As a little kid, of course, this felt like a punishment. Watching old people open presents on Christmas Eve? Man, give me Santa Claus instead! But as I grew older, those two hours in my grandparents' house every Christmas Eve gave me the deepest sense of family, of roots and ties and obligations to the grand old family whose name I bore. Even after I got married, I continued the Christmas Eve trip to Grandma's house and took my own kids who were the hit of the evening from their first Christmas on.
But then, we'd drive back home.
The world is still dark in that part of Tennessee at night. The rural area of western Montgomery County wasn't broken up by anything other than Christmas lights and the headlights of oncoming cars. I remember sitting in the back seat of the car, watching each new decorated house come up and pass by. The radio was always on the same local station that played the same pre-recorded Christmas special every year for decades. I could recite the stories they told and knew which song was next. And while the frosty night made the December lawns glistened like sugar and there was rarely any snow, the quiet winter's peace of Christmas Eve would enter my soul. When we got home, only Midnight Mass was left to do, when my mother and I would go to the tiny old cathedral and worship in the oldest Catholic chapel west of the Appalachians. The candlelit service made the old church even more beautiful than it already was, and Father Bob's Irish-accented Massachusetts voice which always sounded so incongruous in Tennessee became an integral part of my Christmas experience, enough so that even now I don't feel like the priest is doing Mass right if he doesn't have that peculiar blend of heritages infusing the beauty of the loveliest service of the year with that resonant tone.
In my family, Christmas Eve was the real holiday. Christmas Day, once my brother was old enough to have outgrown Santa, was a day to sleep late, a day where eating leftover sheet cake for breakfast was an acceptable meal (none of the French dishes ever had leftovers), a day where my parents actually got to rest from the rigors of running a business six days a week, a day where a girl who was more interested in books than clothes got to stay in her room and dream.
Now my family is scattered, my mom is gone and my dad is still plugging along, running his store at 81 much the same way he did at 41. My brother and I both are grandparents, and our kids live apart from us and juggle the traditions of their spouses' families with their own. My husband and I this year are spending Christmas with his parents, which we're devoutly grateful to do after the scare we had with my mother-in-law's health just a few weeks ago. But as I sit here on this Christmas Eve, I remember the quiet beauty of those long-ago nights where I sat with my face against the car window in the back seat watching as the glow of decorated houses first grew then slipped away out of sight. I can see the clarity with which the stars sparkled overhead, and while listening to "What Child is This?" or Bing and Bowie's "Little Drummer Boy" on the radio, wondering which star was THE star.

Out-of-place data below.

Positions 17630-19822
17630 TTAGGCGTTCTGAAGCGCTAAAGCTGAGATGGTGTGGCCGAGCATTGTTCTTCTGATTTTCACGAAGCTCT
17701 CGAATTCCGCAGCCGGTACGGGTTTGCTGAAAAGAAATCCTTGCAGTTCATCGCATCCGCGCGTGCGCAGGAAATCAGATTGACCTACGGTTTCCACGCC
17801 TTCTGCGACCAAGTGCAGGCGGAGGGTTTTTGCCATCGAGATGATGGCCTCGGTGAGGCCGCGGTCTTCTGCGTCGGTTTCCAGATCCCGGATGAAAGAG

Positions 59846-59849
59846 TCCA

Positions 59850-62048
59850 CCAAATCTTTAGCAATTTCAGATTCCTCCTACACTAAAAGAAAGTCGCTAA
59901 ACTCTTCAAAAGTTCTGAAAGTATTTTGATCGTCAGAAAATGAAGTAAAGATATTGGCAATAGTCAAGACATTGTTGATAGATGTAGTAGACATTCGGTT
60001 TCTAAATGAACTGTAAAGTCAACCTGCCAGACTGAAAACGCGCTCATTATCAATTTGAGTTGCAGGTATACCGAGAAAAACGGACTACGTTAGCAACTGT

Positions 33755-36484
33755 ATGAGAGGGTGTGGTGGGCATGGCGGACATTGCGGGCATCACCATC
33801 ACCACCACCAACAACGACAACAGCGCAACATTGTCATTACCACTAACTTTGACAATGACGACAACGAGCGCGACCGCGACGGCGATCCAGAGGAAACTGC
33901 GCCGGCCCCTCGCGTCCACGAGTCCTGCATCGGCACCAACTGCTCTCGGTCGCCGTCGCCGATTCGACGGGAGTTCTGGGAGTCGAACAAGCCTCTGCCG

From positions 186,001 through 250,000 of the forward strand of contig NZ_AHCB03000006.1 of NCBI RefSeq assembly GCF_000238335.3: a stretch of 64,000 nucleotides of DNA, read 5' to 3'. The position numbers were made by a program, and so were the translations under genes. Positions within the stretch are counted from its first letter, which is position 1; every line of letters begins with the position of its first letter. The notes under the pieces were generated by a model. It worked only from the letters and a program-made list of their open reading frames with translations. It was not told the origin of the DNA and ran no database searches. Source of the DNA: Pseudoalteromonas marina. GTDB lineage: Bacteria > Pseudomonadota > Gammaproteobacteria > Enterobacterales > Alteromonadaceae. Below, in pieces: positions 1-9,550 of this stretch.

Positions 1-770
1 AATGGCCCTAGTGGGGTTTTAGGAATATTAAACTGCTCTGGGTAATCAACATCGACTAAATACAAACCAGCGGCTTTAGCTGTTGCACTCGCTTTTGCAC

I'm not a nostalgic person for the most part. But some part of me will always be nostalgic for the Christmas Eves of my youths, when my mother shared her French heritage with a group of men who looked forward to her annual gift to them every year, and my father changed from the gruff disciplinarian of the rest of the year into a man both proud and fond of his kids as we all moved through the unspoken schedule of our holiday that reaffirmed our heritage as part of an old, large Tennessee family. All the hurts and anger drains away, and for this one night I think of my family and what makes them such an overwhelming influence over who I am today. Both French and Tennesseean, country-bred and city savvy, dreaming away a Christmas Eve while reality clustered cold and dark and yet somehow gilded on the other side of a frosty window.
Merry Christmas...and Joyeux Noel.